This morning we St out at 7 A. M. Steared N. 25o E 12 m. to Kimoo e nimm Creek through a high leavel plain   this Creek is 12 yds. wide pebbly bottom low banks and discharges a Considerable quanty of water   it head in the S W. Mountains and discharges it Self into Lewis's river a fiew miles above the narrow.    the bottoms of this Creek is narrow with Some timber principally Cotton wood & Willow.   the under brush Such as mentioned in the N. E. Creek.    The hills are high and abrupt.   the lands of the plains is much more furtile than below, less Sand and Covered with taller grass; very little of the aramatic Shrubs appear in this part of the plain.   we halted and dined at this Creek.   after which we again proceeded N. 45o E. 3 mes. through a high plain to a Small Creek 5 yds. wide, a branch of the Kimooenimm Creek.   the hills of this Stream like those of the Ki moo enimm are high its bottoms narrow and possess but little timber.   the land of a good quallity dark rich loam.    we Continued our rout up this Creek on it's N. Side N. 75o E 7 mes.   the timber increas in quantity   the hills continue high.    we met with the We arh koont whome we have usially distinguished by the name of the big horn Chief from the circumstance of his always wareing a horn of that animal Suspended by a Cord to his left arm.   he is a 1st Chief of a large band of the Chopunnish Nation.   he had ten of his young men with him.    this man Went down Lewis's river by Land as we decended it by water last fall quite to the Columbia, and I believe was very instremental in precureing us a hospital and friendly reception among the nativs.   he had now come a Considerable distance to meet us.   after meeting this Cheif we Continued Still up the Creek bottoms N. 75o E. 2 m. to the place at which the roade leaves the Creek and assends the hil to the high plains:  here we Encamped in a Small grove of Cotton trees which in some meausre broke the violence of the wind.   we Came 28 miles today.   it rained, hailed, Snowed & blowed with Great Violence the greater portion of the day.   it was fortunate for us that this Storm was from the S. W. and of Course on our backs.   the air was very cold.   we devided the last of our dried meat at dinner when it was Consumed as well as the ballance of our Dogs nearly    we made but a Scant Supper, and had not any thing for tomorrow; however We-ark-koomt Consoled us with the information that there was an Indian Lodge on the river at no great distance where we might Supply our Selves with provisions tomorrow.    our Guide and the three young Wallah wallah's left us this morning reather abruptly and we have Seen nothing of them Sence.  the S W. Mountains [The Blue Mountains of Oregon.] appear to become lower as <we> they receed to the N E.  This Creek reaches the mountains.   we are much nearer to them than we were last evening.   they are Covered with timber and at this time Snow.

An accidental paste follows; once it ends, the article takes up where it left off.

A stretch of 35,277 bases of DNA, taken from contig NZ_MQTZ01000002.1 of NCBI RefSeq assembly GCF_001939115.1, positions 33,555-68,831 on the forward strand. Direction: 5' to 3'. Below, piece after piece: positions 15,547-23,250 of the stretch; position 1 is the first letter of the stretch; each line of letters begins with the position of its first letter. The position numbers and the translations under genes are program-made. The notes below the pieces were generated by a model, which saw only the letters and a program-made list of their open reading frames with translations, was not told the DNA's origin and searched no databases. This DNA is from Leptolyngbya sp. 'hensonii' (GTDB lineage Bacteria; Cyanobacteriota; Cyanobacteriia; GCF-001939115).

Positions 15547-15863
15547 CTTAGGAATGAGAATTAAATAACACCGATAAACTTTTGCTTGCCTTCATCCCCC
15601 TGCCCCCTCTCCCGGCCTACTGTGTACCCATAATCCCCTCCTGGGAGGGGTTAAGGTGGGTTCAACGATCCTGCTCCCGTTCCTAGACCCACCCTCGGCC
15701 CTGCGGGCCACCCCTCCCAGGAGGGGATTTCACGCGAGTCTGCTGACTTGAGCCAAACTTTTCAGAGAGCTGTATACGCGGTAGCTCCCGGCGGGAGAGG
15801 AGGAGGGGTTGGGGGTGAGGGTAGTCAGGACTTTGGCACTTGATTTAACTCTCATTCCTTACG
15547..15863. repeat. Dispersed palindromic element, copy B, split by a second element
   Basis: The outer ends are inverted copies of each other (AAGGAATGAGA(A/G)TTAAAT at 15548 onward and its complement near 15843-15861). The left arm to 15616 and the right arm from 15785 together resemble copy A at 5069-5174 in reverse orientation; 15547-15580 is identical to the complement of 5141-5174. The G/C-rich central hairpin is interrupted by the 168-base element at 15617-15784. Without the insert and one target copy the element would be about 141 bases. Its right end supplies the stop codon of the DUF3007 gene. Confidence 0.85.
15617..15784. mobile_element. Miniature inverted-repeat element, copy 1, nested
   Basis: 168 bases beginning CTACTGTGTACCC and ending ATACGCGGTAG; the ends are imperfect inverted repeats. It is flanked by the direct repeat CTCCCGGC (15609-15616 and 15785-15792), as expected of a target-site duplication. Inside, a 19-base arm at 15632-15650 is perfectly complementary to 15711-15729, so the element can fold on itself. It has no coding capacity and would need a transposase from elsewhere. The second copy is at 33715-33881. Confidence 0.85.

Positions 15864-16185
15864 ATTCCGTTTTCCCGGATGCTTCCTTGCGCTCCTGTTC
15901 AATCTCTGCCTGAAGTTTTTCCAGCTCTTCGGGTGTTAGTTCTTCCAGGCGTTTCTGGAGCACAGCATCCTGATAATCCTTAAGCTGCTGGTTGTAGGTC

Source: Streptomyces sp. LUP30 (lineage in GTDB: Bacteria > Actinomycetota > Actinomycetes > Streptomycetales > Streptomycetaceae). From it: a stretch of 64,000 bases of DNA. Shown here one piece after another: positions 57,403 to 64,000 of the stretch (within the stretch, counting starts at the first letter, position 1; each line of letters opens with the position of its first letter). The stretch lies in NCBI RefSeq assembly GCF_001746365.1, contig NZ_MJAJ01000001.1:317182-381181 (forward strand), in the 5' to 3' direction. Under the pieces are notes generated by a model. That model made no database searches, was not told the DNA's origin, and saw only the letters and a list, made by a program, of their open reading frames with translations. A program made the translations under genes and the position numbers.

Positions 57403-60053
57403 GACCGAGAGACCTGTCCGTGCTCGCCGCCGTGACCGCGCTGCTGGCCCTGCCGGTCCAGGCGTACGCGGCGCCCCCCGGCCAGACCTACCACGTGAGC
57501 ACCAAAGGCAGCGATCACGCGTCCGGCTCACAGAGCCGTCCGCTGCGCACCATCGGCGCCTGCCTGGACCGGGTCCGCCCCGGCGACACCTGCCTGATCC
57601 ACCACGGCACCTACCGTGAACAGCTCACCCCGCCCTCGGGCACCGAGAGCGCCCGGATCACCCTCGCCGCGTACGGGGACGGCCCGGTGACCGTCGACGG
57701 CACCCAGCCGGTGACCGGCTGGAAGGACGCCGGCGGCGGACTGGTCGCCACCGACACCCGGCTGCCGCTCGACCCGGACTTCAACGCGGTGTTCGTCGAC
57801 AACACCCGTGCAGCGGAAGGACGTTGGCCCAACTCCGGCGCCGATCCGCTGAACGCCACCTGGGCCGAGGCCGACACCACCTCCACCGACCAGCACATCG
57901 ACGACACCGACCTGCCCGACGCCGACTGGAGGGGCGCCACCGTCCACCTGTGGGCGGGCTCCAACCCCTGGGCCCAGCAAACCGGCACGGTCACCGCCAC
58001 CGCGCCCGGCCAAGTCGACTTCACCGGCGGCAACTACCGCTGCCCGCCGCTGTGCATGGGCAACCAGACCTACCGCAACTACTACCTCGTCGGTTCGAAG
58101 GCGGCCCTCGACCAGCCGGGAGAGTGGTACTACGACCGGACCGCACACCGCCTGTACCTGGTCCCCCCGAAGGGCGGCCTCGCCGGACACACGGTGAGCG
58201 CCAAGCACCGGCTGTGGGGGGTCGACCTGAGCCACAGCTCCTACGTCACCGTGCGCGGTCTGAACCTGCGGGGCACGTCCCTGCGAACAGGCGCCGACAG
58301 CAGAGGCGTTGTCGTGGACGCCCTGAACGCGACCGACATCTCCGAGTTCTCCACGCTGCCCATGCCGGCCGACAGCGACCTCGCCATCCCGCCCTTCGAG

May 03, 1806
John Ordway

a little rain the later part of last night, and continues Showery and cold  a little hail & Snow intermixed.  one of the hunters horses broke his hobbles and got away.  about 7 we Set out  proceeded on over high plains and hills.   road bearing to the left from the branch. the wind blew verry high and cold   Showers of hail & rain  about noon we descended a hill.  came on an other large creek [Tucannon River, the party's Kimooenem] where we halted to dine on the last of our meat.  our hunters Came up had found the lost horse a long distance back the road.  our Indians went on this morning intending to git to the forks to day  considerable of Snow fell on the high hills Since yesterday.  we delayed about 1 hour & left the creek named ke-moo-e-nim Creek  ascended a high hill and procd. on over high plains.  crossed 2 creeks, and followed up the third creek [Pataha Creek]  the big horn chief [Lewis & Clark called him We-ark-koomt; his real name was Apash Wyakaikt, 'apaswahayqt, "flint necklace."] who we Saw at the big forks last fall met us   Several other Indians with him  he appeared verry glad to See us and turned back with us  we had considerable of hail & verry high winds.  in the evening we Camped [Pataha Creek, east of Pataha City] having made 28 miles this day, having nothing to eat bought the only dog the Indians had with them.   the air is very cold.--

May 03, 1806
Patrick Gass

We had a wet uncomfortable morning, and when the horses were collected one was found missing, and one of our hunters went back after him, while the rest of us continued our journey. This morning our guide and three of our other Indians went on ahead. We continued our rout about ten miles, when we struck a creek, having left the other entirely to our right; and halted. Our hunter came up with the horse. The wind was very high this forenoon, and rather cold for the season; with some rain. We continued about two hours and eat the last of our dried meat; and are altogether without other provisions, as our stock of dogs is exhausted, and we can kill no game in these plains. In the evening we met a chief and nine of his men, who appeared glad to see us. We encamped on a small branch or spring, as it was too far to go over the hills. The wind continued to blow hard and some snow showers fell in the afternoon.